How Rivers Meet Cliffs

J.A. Dela Cruz-Smith

Bataan Death March

If water was still, you could gaze down the barrel of her chaotic mouth long enough to find your sister there.

The lengths of tropical, Jurassic trees cut down and laid beside a river measure the lulls in your sister’s gasps for air.

The water’s rushing toward the edge of rocks. Or else you’ll end up as still as the dirt packed in to your father’s nostrils and your mother’s lungs.

Can’t you hear your sister is shouting? Tones ricochet off the bamboos. Birds don’t sound like birds; her chest is as tight and panting as a humming-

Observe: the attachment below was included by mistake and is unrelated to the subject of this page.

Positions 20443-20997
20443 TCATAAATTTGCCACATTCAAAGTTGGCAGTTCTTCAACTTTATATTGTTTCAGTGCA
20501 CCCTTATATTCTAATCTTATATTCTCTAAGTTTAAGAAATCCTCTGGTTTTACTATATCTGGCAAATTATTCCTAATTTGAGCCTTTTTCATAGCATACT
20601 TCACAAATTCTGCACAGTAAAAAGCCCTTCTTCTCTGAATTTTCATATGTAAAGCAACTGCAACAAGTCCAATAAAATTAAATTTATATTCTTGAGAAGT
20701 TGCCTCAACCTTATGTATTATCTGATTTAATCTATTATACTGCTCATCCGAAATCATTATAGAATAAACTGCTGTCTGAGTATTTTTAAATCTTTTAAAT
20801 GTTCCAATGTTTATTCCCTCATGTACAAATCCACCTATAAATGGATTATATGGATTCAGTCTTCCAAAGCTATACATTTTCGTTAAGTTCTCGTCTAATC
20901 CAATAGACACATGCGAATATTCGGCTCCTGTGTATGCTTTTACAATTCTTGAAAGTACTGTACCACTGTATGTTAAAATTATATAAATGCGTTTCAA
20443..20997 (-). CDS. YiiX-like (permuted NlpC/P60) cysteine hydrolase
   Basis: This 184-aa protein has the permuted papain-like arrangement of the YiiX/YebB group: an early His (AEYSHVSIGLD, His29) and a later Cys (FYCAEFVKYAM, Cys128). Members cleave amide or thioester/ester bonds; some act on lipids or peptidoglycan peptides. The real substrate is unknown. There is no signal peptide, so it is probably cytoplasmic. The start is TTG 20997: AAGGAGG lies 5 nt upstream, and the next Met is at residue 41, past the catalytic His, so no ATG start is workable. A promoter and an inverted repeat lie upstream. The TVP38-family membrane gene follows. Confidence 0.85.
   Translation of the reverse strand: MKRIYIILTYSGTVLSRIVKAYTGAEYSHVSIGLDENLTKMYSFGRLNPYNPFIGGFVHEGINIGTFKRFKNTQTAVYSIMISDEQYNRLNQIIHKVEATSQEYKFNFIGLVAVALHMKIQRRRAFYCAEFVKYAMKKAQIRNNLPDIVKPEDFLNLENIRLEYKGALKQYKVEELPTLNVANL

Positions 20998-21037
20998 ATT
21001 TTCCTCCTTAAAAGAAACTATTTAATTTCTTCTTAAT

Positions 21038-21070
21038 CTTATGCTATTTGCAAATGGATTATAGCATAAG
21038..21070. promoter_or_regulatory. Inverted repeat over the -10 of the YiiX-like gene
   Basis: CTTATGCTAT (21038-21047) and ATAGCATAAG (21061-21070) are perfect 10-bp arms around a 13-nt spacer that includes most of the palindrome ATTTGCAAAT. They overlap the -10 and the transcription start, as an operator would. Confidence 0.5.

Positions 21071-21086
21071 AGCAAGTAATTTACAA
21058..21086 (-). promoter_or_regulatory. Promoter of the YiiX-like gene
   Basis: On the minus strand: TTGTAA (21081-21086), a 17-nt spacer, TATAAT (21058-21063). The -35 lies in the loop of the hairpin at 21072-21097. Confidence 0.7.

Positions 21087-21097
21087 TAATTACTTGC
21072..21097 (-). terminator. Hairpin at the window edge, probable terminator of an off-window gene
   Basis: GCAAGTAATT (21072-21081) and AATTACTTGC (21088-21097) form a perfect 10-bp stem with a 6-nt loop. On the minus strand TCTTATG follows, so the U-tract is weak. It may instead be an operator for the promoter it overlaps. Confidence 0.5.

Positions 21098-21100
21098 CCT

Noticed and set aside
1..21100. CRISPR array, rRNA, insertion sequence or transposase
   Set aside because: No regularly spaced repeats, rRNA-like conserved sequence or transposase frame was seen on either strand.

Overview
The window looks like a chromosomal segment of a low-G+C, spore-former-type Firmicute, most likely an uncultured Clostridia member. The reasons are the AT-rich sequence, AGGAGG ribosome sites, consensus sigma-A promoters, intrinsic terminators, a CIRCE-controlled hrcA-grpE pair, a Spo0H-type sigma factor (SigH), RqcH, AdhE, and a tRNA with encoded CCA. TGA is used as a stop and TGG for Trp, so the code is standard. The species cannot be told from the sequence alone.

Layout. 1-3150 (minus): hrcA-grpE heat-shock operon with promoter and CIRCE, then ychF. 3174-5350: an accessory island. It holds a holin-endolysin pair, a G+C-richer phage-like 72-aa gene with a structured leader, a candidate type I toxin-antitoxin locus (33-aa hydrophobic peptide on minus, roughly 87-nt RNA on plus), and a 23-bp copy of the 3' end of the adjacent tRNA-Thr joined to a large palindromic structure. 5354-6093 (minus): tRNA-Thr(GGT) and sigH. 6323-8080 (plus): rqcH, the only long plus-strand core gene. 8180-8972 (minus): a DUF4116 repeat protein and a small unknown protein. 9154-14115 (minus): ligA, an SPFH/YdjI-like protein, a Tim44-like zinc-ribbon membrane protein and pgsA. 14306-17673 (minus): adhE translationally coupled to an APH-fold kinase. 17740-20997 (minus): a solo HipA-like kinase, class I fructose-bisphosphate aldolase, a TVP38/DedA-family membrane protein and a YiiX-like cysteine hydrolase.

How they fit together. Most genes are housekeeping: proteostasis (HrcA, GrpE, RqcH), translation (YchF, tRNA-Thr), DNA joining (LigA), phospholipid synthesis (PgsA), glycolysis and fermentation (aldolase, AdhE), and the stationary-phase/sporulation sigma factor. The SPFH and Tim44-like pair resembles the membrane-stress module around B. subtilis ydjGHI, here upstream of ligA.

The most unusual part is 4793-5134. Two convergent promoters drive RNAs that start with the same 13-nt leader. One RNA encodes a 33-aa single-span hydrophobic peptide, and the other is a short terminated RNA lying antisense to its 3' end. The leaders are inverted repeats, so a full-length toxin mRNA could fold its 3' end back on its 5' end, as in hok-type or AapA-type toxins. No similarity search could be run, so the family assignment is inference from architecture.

bird’s, though.

There are blood lashes fastened to her brown skin—the reds you find on the dead kingfisher outside your house someday. Or, how Governor’s plums stained the boy’s fingers and face.

She cuts her fingertips along the whiskers of sword ferns.

You don’t know if you should stay back with the bodies. You’re gaining ground on the water.

Your young shadows are tinged with every shade of jungle-green. It is the only way you can recall the night as lines

from scenes behind you. A thin, loud tinnitus.

Once you get there, you are touching exposed flesh. She stops and kneels. Her reflection is the same as the water’s.

The two touch as though both bodies were made holy, like entering church. She does the sign of the cross.

She would have leaned in to amen you on the cheek like she’s leaving home, but this kind of leaving only happens the way rivers meet cliffs—standing up, giving to it.

Originally published in Moss: Volume Five.
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